When patients are critically ill, one or more organs may not function optimally or even fail, so organ support is an important component of ICU management.
However, organ support can be associated with complications such as infections, bleeding, and damage to surrounding tissue or organs. These complications can alter the patient's condition, leading to additional interventions or treatments. Critical care teams need to manage these challenges. Other factors also need to be considered, for example, the financial burden on patients, families and healthcare systems, limited availability of the necessary equipment or trained personnel, patient comfort when using the interventions and the ethical considerations when organ support can only prolong the dying process or result in a very poor quality of life.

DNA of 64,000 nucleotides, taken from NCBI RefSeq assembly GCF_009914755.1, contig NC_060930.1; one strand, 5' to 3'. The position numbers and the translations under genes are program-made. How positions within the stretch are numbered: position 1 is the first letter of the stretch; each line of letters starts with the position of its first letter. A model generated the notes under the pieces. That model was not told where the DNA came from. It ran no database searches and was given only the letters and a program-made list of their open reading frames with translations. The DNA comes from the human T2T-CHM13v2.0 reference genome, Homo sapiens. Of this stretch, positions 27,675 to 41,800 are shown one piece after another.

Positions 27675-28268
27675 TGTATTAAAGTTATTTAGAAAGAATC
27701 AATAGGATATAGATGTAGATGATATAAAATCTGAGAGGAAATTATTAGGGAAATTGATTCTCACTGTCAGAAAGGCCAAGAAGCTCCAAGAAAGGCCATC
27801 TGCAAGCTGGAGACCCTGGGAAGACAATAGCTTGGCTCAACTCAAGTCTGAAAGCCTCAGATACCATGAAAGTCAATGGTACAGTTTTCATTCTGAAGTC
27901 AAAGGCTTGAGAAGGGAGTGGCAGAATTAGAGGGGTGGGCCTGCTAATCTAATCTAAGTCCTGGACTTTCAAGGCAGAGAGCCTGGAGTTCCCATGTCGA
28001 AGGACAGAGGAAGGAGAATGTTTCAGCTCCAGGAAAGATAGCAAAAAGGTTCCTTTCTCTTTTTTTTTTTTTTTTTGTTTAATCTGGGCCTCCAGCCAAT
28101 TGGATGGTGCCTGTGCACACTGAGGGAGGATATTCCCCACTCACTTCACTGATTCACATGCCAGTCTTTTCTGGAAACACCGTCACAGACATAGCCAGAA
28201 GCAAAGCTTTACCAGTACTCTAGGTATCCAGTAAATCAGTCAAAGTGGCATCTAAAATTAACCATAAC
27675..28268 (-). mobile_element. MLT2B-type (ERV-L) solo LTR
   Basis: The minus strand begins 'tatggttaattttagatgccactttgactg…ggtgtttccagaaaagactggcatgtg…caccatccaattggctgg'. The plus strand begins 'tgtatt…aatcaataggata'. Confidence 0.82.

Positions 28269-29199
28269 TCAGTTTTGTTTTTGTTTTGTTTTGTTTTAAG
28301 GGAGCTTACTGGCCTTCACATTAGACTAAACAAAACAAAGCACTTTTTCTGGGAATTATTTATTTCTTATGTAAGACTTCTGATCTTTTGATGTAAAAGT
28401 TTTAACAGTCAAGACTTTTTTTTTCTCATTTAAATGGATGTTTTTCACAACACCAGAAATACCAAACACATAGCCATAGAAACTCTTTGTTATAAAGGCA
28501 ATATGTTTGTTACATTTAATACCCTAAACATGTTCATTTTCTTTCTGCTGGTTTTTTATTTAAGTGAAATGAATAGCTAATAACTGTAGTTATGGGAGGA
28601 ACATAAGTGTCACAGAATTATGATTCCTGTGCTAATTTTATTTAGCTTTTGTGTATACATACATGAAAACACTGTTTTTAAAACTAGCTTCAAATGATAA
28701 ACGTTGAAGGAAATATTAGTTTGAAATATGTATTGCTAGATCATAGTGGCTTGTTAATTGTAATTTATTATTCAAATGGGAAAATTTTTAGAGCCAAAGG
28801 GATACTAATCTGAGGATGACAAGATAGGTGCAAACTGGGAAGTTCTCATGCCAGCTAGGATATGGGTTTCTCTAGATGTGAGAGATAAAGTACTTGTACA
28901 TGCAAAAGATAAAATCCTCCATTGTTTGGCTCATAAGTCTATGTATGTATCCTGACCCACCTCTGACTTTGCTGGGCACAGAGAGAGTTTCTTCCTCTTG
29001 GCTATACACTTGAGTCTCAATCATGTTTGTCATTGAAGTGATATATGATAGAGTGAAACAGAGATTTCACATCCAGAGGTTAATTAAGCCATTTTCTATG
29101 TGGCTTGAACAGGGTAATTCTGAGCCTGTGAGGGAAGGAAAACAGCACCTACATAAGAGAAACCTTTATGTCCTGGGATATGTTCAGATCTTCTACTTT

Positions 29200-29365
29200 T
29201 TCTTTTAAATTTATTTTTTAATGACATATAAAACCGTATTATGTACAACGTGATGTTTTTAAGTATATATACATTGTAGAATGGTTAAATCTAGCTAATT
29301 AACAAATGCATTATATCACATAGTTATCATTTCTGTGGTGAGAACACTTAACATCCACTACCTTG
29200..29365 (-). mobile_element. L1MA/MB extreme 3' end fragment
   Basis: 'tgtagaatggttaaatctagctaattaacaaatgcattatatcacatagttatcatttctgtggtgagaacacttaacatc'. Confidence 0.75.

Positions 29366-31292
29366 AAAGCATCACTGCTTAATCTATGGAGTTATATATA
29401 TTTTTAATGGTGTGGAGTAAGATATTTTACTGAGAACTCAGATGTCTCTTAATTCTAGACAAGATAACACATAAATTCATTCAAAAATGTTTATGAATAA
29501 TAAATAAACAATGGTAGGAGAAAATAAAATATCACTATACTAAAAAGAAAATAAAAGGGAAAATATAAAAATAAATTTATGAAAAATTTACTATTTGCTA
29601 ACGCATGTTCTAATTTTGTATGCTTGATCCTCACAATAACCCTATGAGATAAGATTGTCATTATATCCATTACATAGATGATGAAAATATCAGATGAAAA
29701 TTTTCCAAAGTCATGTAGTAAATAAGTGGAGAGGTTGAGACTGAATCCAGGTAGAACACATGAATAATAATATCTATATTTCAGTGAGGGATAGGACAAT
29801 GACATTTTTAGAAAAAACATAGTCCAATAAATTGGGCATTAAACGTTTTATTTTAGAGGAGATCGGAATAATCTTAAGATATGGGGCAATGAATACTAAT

Addressing these challenges requires a multidisciplinary approach. Clear communication, shared decision-making, and ongoing assessment and monitoring of the patient's condition are essential to providing effective and appropriate organ support to critically ill patients.
In this issue, our contributors discuss progress in the management of multiorgan failure and different forms of organ support and treatment strategies for acute kidney injury, respiratory failure, cardiac failure and liver failure. As always, if you would like to get in touch, please email [email protected].